One of my favorite features about the building that houses the Trust’s Washington office is the historic iron fence around the front yard. Iron fencing comes in two types, cast-iron and wrought-iron. Wrought iron is an older technology than cast iron in the west. Though the Chinese had developed the technology to cast iron as early as the 3rd century BCE, cast iron was not found in Europe until the Medieval period. Both types of metal are used in historic American fencing, often in combination, with cast-iron posts supporting wrought-iron panels. Iron fences were used in urban areas to separate small front yards from the sidewalk. They were also commonly used in cemeteries to surround family burial plots. Iron railings were equally ubiquitous in certain cities, found as hand rails along stoop sides and as balustrades along porch and balcony edges.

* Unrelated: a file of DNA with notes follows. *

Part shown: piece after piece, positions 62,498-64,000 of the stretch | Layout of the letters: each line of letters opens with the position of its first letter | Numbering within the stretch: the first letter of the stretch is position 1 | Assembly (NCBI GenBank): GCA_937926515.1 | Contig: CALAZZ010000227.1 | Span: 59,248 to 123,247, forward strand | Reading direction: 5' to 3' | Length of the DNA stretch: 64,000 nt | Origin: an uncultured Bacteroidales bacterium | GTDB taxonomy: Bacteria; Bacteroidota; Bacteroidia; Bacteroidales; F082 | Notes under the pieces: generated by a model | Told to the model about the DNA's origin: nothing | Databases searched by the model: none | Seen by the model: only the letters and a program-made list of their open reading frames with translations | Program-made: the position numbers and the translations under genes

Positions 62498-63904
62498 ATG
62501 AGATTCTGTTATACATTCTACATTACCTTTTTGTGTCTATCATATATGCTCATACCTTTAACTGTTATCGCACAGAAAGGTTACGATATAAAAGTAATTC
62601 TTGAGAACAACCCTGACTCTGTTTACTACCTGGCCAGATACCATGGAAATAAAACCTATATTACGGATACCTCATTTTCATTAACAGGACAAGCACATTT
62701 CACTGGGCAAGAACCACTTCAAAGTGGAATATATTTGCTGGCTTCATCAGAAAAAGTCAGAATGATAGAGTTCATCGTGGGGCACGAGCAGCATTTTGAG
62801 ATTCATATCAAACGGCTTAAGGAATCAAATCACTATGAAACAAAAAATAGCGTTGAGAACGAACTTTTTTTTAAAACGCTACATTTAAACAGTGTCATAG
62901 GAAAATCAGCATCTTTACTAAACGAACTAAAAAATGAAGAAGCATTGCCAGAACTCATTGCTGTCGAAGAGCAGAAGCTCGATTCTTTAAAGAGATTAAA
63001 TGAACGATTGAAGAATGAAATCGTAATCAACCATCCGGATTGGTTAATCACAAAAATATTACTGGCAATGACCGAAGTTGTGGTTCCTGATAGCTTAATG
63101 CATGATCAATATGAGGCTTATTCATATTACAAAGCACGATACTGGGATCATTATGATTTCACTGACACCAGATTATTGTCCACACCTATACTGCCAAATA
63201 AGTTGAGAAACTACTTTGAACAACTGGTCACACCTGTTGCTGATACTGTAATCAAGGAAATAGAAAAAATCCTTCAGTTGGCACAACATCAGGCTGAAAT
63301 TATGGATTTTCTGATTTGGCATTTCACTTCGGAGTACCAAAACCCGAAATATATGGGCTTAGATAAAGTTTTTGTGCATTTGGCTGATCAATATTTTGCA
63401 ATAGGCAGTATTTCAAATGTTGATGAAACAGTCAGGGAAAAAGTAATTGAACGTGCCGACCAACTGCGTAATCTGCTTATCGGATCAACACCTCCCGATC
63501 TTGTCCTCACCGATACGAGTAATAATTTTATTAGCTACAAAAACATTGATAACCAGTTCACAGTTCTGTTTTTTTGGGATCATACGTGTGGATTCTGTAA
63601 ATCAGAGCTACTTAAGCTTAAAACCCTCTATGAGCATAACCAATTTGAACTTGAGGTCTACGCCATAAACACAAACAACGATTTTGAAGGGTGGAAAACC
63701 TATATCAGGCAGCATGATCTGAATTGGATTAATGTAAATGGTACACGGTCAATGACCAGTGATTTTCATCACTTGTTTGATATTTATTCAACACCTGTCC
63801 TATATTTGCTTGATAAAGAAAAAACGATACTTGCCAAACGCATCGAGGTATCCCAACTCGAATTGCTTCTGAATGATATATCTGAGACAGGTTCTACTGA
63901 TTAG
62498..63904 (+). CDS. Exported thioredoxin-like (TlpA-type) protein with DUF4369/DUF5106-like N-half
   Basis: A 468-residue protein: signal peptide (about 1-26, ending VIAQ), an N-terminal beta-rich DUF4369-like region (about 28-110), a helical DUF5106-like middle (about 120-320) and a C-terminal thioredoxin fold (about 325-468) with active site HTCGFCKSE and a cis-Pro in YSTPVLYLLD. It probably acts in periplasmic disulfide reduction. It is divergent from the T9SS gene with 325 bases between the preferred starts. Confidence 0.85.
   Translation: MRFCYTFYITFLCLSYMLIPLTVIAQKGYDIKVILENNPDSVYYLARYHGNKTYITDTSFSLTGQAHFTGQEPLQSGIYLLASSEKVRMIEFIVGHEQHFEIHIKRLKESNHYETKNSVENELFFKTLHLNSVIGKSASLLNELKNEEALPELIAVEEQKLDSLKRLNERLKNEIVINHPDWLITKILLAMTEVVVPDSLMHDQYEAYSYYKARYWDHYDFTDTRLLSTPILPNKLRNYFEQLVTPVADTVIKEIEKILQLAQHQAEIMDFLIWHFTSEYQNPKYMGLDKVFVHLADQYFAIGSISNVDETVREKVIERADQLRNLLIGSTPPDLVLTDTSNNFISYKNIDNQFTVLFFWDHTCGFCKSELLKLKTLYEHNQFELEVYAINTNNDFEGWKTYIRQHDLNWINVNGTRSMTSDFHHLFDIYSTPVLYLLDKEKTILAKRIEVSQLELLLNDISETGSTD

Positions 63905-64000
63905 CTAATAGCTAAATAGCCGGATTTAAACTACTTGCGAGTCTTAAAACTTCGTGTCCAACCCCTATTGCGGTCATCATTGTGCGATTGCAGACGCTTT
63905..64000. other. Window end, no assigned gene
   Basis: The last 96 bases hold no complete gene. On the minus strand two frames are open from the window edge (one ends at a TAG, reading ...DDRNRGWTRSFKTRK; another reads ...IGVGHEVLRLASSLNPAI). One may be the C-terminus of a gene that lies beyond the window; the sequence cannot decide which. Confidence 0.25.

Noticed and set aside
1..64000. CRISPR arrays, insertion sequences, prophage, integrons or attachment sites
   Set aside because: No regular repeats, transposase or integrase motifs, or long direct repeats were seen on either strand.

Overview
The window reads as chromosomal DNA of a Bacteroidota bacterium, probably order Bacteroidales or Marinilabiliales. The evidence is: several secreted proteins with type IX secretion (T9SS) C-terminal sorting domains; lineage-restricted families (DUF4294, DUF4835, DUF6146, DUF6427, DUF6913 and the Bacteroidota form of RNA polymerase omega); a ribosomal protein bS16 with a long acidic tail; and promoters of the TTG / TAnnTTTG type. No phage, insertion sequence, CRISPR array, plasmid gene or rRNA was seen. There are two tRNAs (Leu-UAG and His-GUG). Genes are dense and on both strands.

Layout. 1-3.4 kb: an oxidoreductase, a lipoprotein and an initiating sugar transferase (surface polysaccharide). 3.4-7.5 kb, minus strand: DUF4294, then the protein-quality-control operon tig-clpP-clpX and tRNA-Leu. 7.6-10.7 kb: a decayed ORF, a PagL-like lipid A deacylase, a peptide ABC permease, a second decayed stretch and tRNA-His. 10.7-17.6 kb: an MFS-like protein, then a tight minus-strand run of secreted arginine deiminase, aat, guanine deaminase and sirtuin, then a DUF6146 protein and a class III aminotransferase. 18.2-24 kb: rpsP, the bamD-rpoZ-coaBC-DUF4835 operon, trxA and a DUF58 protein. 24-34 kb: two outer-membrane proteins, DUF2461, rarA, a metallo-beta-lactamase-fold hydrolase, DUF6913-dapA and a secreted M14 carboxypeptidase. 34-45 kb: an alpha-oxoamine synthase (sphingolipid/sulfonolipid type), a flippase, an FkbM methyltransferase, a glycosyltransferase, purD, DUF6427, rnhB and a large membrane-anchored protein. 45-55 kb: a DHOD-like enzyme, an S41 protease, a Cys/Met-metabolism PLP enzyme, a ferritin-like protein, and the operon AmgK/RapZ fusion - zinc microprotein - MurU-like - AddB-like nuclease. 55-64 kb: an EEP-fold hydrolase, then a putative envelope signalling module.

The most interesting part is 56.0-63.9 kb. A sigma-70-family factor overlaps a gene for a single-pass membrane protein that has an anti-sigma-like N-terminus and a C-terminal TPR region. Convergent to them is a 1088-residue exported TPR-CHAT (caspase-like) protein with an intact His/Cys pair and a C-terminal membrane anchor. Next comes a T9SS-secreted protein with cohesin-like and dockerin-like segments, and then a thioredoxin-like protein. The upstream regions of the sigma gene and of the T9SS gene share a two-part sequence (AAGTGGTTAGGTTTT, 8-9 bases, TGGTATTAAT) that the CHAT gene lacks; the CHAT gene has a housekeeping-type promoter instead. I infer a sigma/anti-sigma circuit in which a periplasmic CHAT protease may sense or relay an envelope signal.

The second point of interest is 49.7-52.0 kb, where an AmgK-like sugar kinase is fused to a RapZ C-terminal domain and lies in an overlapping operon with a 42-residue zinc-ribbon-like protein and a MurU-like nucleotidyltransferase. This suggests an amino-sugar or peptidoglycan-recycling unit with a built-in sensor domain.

Maintenance and Repair
Iron oxidizes, or rusts, quickly when exposed to air and moisture. When pollutants are present, the amount of moisture in the air required to begin oxidation is lowered, meaning that proper care of ironwork in urban environments is especially critical.